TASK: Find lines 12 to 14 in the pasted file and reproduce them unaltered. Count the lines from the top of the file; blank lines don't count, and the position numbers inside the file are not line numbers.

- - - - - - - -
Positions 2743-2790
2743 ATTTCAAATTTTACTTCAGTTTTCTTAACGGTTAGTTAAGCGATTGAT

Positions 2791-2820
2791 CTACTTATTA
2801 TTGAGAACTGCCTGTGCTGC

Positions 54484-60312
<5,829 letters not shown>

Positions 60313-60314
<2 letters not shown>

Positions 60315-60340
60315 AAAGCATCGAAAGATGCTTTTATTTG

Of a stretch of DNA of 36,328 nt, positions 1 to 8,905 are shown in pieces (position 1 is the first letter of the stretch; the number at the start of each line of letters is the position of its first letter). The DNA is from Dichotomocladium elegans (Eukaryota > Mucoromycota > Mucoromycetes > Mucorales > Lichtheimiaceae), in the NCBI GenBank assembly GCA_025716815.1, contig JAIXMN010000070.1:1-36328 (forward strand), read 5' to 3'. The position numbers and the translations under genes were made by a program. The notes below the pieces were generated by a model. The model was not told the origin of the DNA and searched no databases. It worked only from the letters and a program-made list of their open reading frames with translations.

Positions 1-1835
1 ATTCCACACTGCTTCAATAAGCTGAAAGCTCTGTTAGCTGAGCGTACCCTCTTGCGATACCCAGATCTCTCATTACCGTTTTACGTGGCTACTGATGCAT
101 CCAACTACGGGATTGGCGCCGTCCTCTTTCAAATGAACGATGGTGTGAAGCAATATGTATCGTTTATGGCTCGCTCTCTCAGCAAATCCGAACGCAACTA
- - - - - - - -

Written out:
Of a stretch of DNA of 36,328 nt, positions 1 to 8,905 are shown in pieces (position 1 is the first letter of the stretch; the number at the start of each line of letters is the position of its first letter). The DNA is from Dichotomocladium elegans (Eukaryota > Mucoromycota > Mucoromycetes > Mucorales > Lichtheimiaceae), in the NCBI GenBank assembly GCA_025716815.1, contig JAIXMN010000070.1:1-36328 (forward strand), read 5' to 3'. The position numbers and the translations under genes were made by a program. The notes below the pieces were generated by a model. The model was not told the origin of the DNA and searched no databases. It worked only from the letters and a program-made list of their open reading frames with translations.

Positions 1-1835
1 ATTCCACACTGCTTCAATAAGCTGAAAGCTCTGTTAGCTGAGCGTACCCTCTTGCGATACCCAGATCTCTCATTACCGTTTTACGTGGCTACTGATGCAT